Between his successful Kickstarter initiatives and the upcoming 25th anniversary of his groundbreaking Nocturnals comic franchise, writer/artist Dan Brereton is one busy guy. His appearance at Terrificon 2019- his first convention ever in the state of Connecticut- delighted fans, who showed up in droves to shake hands, seek autographs, and support the Hero Initiative (a program designed to provide financial support and emergency medical aid for comic creators in need) with cash donations. We had the opportunity to sit down with Mr. Brereton on the first day of Terrificon to discuss the world of horror which has greatly influenced his work, and his own artistic process.
Horror News Network: What was your experience like with the horror genre when you were growing up?
Dan Brereton: When I was a kid I didn’t like horror movies. I grew up scared of the dark. It was scary when the lights went off in my house, the result of an overactive imagination. I remember when Trilogy of Terror aired on the television, I took a really long bath to avoid having to see any of it! I remember one Halloween I was dressed up in a little devil costume and I recall being in a neighbor’s driveway that was set up with witches cauldrons and dry ice smoke in the air. They had on witch masks and outfits and they cackled at me in high pitched voices, saying they were going to put me in the pot. I started crying, but then they spoke to me through the masks in their regular voices, saying everything was okay and it was just pretend. That was when I started to realize that horror could be a safe, fun way of dealing with scary things.
Horror News Network: What were the ways in which you began to embrace your fears and fall in love with horror?
Dan Brereton: Drawing monsters was a way out of being afraid. The monsters I would draw were mine and they wouldn’t hurt me. Even in high school, I wasn’t a big fan of the slasher movies like some of my peers were, I liked comics and books such as Man-Thing, where the monsters weren’t out to hurt people. Daimon Hellstrom of Son of Satan looked scary, but he was a good guy.
Reading the works of Stephen King, Mary Shelley, Clive Barker, and H.P. Lovecraft was a big turnaround point for me. Bernie Wrightson’s illustrations for Frankenstein just blew me away. He created the definitive artwork for that novel. Eventually my love of books spilled into movies. Alien was the first scary movie I ever saw. I remember reading the novelization first so I could know what was coming. Everything about it was so captivating, but I closed my eyes for the chestburster scene! Once I got into horror movies, I was sucked in by the adrenaline rush. One time in high school, my friends and I bought a ticket for Star Trek II: Wrath of Khan and we turned it into a triple feature and stuck around for The Road Warrior and The Thing! Everything about The Thing was incredible. The special effects were mind-blowing, and the story and the characters pull you in.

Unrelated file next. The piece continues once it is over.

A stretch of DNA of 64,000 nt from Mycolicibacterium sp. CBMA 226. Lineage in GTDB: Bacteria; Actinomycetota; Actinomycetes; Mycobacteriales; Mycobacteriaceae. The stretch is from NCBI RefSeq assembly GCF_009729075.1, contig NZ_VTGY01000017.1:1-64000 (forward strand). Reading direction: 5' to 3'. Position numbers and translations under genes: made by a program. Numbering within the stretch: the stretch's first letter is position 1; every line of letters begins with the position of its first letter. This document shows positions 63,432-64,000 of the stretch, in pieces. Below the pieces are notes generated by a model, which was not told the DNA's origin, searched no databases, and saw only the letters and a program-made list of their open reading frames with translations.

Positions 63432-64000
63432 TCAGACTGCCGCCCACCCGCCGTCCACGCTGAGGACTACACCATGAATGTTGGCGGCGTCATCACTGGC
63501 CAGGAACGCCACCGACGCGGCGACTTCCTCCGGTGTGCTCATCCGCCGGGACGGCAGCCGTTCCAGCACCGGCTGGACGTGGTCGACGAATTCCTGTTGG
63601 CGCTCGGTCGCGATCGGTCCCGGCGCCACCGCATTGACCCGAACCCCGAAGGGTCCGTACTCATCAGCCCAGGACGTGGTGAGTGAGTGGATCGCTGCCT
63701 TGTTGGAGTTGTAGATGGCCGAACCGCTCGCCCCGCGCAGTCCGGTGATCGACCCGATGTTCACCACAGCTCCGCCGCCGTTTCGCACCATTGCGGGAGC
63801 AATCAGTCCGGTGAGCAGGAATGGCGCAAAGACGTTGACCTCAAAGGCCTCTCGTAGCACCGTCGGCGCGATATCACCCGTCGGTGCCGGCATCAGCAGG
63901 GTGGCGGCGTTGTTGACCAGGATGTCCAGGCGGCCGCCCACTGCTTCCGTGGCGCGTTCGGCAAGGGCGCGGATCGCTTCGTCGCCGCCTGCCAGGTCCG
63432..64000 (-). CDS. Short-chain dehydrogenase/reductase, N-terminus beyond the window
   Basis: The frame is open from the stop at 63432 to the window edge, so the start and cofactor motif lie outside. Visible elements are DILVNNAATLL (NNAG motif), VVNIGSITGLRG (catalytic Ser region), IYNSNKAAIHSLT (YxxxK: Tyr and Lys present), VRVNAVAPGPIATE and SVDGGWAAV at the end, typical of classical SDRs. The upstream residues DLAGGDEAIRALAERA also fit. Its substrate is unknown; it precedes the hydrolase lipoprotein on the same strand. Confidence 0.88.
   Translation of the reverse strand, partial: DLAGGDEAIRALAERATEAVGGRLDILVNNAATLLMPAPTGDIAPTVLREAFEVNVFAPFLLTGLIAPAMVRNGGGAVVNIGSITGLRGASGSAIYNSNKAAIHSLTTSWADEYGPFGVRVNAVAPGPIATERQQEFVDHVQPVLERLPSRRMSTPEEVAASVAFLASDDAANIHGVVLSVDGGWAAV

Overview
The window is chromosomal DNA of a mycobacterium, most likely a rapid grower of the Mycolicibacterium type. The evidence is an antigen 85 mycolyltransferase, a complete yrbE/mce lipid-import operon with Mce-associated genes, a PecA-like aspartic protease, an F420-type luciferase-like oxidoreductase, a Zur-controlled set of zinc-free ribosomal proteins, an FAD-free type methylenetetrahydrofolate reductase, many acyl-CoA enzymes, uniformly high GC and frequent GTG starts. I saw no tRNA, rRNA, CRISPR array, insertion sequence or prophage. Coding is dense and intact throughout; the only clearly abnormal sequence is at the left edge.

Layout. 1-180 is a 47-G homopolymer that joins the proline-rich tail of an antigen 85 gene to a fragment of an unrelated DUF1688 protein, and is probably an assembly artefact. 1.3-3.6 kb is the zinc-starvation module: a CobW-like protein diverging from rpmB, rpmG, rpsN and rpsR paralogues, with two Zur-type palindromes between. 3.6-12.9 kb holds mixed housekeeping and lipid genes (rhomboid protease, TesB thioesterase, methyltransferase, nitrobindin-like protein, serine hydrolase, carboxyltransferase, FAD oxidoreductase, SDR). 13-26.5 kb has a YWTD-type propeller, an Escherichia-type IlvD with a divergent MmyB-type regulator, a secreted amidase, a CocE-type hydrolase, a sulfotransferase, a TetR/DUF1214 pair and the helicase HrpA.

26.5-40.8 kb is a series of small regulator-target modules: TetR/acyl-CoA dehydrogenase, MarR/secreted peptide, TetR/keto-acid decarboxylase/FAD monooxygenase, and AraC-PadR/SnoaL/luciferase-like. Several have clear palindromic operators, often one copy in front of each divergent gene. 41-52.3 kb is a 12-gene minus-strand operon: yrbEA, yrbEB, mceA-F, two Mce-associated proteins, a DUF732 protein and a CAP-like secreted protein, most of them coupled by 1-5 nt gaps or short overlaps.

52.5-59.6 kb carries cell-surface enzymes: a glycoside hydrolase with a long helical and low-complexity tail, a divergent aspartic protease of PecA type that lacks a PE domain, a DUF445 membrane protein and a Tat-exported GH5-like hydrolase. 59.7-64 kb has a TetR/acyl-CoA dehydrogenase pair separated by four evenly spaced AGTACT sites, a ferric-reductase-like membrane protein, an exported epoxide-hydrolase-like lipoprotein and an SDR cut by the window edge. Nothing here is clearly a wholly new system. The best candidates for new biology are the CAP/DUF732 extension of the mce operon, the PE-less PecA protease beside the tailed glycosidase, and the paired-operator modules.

Horror News Network: Are you interested in any contemporary horror films, or do you mainly focus on the classics?
Dan Brereton: I love Midsommar and Hereditary. Any of the current films which are revisiting some of the classic themes that made the old movies so good in the first place are great. Mandy and Revenge are also incredible. These kinds of movies aren’t just repackaging the classics like some of the inferior material that’s out there right now, they’re digging deeper with their storytelling.
Horror News Network: What influenced you to write and draw comic books, rather than enter the world of novels and films that you also love?
Dan Brereton: Comic writing comes to me the most naturally. Comics are a direct conduit from my imagination. You can do whatever you want in the format. When I begin to draw a character, I go through my scrap file of photos and still. I try to design the figure, the costume, the hair in a way that hasn’t been done before.
I also love being able to experiment visually with the way stories are told. When I was younger I used to be caught up in the artwork and let the story carry me along. But now when I write comics, I take lots of notes. Then I begin to create a thumbnail outline, and the story takes me in many different places.
Nocturnals sprung from all of these influences and desires. I wanted to create monsters that weren’t out there hurting or scaring people. My monsters were fighting battles at night so we could all sleep peacefully.
Horror News Network: Watching you interact with your fans at your table, it’s clear you want to make sure everybody has a wonderful experience. When you drew a Batgirl sketch for the kid with the sketchbook, his eyes lit up as the drawing began to take shape. What’s your philosophy on fan interactions?
Dan Brereton: When someone hands over a sketchbook to you and it’s full over other artists’ work, you see what everyone did before you and you ask yourself, “Can I do this? Am I this good?” Ego is such a pain in the ass! I want people to walk away happy. People coming up to you and being nice to you, that’s not something I grew up with. I want to show my appreciation for it.